« Brexit » questioned in the run-up to the UK general elections

April 9, 2015

Hat: « Brexit » questioned in the run-up to the UK general elections

Funding Scheme: 2015-04-09

Amorce:

“Brexit”, supported by David Cameron, is being fervently questioned during this pre-electoral period, thereby revealing a very divided British public opinion on the question of whether or not to stay in the EU.

Text:

Business leaders opposed to EU withdrawal

According to a survey conducted by Ipsos-Mori, only 1% of the entrepreneurs interviewed are in favor of EU withdrawal, also referred to as “Brexit”. 45% of them are satisfied with the current situation and another 45% wish that EU-UK relations undergo some changes.
The advantages perceived of EU membership are mainly the easiness of cross-border trade, access to European consumers and participation in the single market.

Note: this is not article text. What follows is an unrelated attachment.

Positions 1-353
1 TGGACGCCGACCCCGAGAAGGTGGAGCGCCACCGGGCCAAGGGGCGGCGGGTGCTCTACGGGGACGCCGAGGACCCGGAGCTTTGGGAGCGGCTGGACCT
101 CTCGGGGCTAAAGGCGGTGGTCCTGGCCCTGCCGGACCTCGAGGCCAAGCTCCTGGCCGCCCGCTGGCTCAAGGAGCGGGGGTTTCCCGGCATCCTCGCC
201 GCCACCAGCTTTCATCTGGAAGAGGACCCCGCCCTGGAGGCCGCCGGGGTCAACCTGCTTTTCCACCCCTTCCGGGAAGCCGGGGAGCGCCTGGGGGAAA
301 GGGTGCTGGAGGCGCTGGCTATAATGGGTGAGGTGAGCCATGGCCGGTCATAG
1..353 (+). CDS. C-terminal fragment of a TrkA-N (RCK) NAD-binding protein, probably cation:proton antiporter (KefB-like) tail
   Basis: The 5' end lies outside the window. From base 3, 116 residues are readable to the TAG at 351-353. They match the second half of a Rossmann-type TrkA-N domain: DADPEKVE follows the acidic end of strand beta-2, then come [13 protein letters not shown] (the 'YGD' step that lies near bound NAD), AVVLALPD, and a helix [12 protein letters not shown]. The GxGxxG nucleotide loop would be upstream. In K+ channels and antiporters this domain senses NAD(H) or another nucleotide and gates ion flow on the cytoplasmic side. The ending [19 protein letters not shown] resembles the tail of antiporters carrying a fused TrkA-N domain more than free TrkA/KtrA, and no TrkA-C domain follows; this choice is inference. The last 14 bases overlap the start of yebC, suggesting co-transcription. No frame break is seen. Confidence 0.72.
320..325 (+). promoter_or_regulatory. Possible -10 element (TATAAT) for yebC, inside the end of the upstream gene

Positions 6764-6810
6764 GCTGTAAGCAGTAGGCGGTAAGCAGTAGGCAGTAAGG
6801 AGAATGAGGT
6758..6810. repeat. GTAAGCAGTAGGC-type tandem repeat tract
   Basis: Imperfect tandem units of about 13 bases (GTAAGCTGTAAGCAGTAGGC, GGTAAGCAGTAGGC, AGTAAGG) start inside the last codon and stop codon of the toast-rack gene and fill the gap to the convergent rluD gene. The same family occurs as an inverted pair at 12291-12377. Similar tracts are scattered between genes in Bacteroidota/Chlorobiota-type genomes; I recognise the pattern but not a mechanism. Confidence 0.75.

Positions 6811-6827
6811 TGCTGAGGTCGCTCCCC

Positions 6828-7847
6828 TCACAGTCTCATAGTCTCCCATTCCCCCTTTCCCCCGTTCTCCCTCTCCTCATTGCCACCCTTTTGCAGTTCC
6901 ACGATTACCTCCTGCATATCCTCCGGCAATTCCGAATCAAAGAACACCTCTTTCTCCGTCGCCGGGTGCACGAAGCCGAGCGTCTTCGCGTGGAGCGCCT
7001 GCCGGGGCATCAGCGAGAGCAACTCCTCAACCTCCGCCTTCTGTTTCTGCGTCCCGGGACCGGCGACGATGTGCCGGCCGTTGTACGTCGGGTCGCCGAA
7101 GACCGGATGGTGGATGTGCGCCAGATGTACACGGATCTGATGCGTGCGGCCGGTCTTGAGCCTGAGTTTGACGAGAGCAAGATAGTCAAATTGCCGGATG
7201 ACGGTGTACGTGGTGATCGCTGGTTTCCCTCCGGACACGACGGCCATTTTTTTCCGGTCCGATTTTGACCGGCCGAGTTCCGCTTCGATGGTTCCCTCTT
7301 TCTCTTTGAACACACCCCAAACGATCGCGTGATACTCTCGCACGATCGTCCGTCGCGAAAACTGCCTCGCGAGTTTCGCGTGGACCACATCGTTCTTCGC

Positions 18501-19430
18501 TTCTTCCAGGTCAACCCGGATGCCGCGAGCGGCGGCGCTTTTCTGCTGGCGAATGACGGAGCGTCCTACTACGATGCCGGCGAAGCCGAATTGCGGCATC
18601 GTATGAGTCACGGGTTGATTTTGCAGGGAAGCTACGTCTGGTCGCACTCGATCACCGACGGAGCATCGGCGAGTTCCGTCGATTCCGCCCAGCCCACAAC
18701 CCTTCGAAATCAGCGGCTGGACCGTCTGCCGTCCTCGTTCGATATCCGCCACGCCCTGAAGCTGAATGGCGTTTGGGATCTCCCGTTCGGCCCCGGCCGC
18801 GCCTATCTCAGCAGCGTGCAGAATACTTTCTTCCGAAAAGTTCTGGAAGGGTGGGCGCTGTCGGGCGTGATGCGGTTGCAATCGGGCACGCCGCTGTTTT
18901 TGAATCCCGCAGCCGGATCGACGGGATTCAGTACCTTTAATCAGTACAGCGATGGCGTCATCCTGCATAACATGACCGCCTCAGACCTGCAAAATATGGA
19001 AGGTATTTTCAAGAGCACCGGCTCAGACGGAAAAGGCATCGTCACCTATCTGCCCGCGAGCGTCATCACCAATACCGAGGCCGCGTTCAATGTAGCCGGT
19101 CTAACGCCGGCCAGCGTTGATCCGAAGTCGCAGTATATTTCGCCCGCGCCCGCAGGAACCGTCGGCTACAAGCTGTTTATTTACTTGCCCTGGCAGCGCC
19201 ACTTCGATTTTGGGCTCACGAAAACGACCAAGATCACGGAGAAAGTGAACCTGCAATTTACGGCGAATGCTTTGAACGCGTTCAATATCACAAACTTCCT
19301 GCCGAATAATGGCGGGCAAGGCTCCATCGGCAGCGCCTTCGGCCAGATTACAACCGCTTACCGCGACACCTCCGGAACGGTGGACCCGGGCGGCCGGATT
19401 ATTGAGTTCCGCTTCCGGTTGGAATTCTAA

Among the changes that are currently being called for is the simplification of regulations in areas including taxes and employment.
Evidently, the EU is perceived more favorably by business leaders than by British public opinion in general. In this regard, it should be noted that 17% of the interviewees are in favor of “Brexit”.

Tony Blair’s criticism

During a speech in Sedgefield, former Prime Minister Tony Blair declared that organizing a referendum, as it is desired by the conservatives, would lead to chaos and uncertainty. According to Blair, if the Tories win the general elections of May 7th, British businesses would plunge into a period of great uncertainty and British society would have to face “the most intense instability since the war”.

“Brexit”, a way towards increased regional inequalities in the UK?

The Center for European Reform released on April 7th a report entitled “Disunited Kingdom: why “Brexit” endangers Britain’s poorer regions” that shows that EU withdrawal would be more detrimental to the poorest regions of the UK than to richer ones because poorer regions are more dependent on export to the EU. Indeed, exports to the EU account for 15 per cent of private sector output in the North East of England, one of Britain’s poorest regions, compared to 9 per cent in the South West of England and Scotland, two of its richer regions.